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"People of the Setting Sun", a tribe of the great Dene family of American Indians, whose habitat is east and west of the Rocky Mountains just north of latitude 58°N. Broadly speaking they are divided into two branches, the eastern and the western Nahanes. The latter are themselves subdivided into the Thalhthans, so called after their general rendezvous at the confluence of the river of the same name with the Stickine, and the Takus, whose territory is the basin of the Taku River, together with the upper portions of the streams which flow northward to the Lewes, as far east as the upper Liard River. The Kaskas live just west, and through the Rocky Mountains, and by speech, physique, and sociology they are eastern Nahanes, while just east of the same range another subdivision of the tribe roams over the mountains of the Mackenzie. The entire tribe cannot now number much more than 1000 souls, viz., 175 Thalhthans, 200 Kaskas, 150 Takus, and 500 eastern Nahanes proper. The latter, as well as the Kaskas, are pure nomads, without any social organization to speak of, following patriarchal lines in their descent and laws of inheritance, while the westernmost Nahanes have adopted the matriarchal institutions of their neighbours on the Pacific Coast, the clans, with petty chiefs (some of whom are quite influential and are occasionally women ), potlatches or public distributions of goods or eatables, cremation of the dead, ceremonial dances, etc. Physically their also resemble the coast Indians, with whom they have intermarried to a great extent, and from the language of whom they have borrowed not a few words.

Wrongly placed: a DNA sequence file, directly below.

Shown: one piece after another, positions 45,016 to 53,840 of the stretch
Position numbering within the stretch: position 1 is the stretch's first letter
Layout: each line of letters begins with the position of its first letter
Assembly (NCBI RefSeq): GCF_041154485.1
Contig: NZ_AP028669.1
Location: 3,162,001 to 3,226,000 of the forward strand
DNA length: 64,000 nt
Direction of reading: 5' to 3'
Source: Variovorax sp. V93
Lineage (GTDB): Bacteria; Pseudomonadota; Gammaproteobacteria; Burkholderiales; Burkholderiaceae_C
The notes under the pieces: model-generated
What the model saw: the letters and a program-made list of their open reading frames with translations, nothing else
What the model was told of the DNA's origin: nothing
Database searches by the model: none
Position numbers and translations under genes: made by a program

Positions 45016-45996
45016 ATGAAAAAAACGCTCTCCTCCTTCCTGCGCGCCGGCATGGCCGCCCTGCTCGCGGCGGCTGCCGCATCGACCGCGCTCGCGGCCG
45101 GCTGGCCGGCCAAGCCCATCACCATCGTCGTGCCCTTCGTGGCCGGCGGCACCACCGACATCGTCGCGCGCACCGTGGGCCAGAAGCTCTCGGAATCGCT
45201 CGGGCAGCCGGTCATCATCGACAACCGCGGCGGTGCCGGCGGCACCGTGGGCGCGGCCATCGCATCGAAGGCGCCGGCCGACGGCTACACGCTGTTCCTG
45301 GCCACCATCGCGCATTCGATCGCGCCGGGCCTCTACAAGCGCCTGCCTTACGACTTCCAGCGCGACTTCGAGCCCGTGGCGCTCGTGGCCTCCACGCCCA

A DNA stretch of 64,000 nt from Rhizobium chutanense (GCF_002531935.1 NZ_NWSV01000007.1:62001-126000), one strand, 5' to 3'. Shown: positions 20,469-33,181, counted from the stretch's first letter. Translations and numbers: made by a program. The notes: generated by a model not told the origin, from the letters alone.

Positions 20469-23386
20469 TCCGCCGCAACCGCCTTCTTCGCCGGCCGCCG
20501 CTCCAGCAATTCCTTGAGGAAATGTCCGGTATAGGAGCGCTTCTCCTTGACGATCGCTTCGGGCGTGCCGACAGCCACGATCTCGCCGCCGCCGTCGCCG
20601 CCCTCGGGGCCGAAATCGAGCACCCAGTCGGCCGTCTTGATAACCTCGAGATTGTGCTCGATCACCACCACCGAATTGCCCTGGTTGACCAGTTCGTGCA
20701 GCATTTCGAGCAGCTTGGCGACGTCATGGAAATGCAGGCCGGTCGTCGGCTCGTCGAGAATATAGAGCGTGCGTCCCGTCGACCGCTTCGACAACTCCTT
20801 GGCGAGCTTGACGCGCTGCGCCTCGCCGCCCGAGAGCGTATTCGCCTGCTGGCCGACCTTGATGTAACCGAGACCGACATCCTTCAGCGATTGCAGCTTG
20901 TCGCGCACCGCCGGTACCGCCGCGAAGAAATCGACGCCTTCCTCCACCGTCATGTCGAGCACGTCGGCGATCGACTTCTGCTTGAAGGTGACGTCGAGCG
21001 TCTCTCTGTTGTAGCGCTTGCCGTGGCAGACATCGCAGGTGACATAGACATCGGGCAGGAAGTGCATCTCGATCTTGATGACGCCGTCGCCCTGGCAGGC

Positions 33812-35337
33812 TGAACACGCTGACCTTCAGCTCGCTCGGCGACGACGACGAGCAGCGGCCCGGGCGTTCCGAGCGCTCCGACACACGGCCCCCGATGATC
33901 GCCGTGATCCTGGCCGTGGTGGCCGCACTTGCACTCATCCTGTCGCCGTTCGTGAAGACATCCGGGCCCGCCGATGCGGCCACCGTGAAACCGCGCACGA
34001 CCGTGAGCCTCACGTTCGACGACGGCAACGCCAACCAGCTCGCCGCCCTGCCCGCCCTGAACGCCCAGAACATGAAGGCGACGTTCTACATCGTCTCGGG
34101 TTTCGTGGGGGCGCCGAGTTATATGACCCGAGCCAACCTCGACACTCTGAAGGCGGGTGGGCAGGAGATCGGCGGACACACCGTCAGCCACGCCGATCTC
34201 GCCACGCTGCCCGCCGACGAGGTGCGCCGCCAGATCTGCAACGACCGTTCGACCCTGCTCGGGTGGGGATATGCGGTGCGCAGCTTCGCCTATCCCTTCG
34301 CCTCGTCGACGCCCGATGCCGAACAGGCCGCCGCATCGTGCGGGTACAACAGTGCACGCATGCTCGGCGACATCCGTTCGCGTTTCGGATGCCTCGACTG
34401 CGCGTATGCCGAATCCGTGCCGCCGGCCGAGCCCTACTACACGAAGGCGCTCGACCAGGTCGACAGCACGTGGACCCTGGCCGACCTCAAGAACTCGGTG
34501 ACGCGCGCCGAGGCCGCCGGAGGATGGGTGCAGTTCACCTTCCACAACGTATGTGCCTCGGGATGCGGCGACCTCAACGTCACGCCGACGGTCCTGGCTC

From a religious standpoint the Nahanes have fared badly. The secluded position of the western branch and the nomadic habits of the eastern subdivision have conspired to keep them away from religious influences. Moreover contact with the miners of the Cassiar goldfields has considerably demoralized the Nahanes of the Far West and sadly thinned their ranks. The Anglican Church has for a dozen of years or so maintained a mission at Thalhthan, which has met with a limited measure of success. The only visit of a Catholic priest to the same was paid by the writer in the summer of 1903, and it is understood that it is now to be followed up by either the establishment of a permanent post there or by periodical visits of Oblate missionaries. As to the eastern branch of the tribe, they have been more or less within reach of the priests of the Mackenzie valley. To this day, however, both east and west of the Rockies the tribe can be pointed out as one of the least civilized of the North American Indians.


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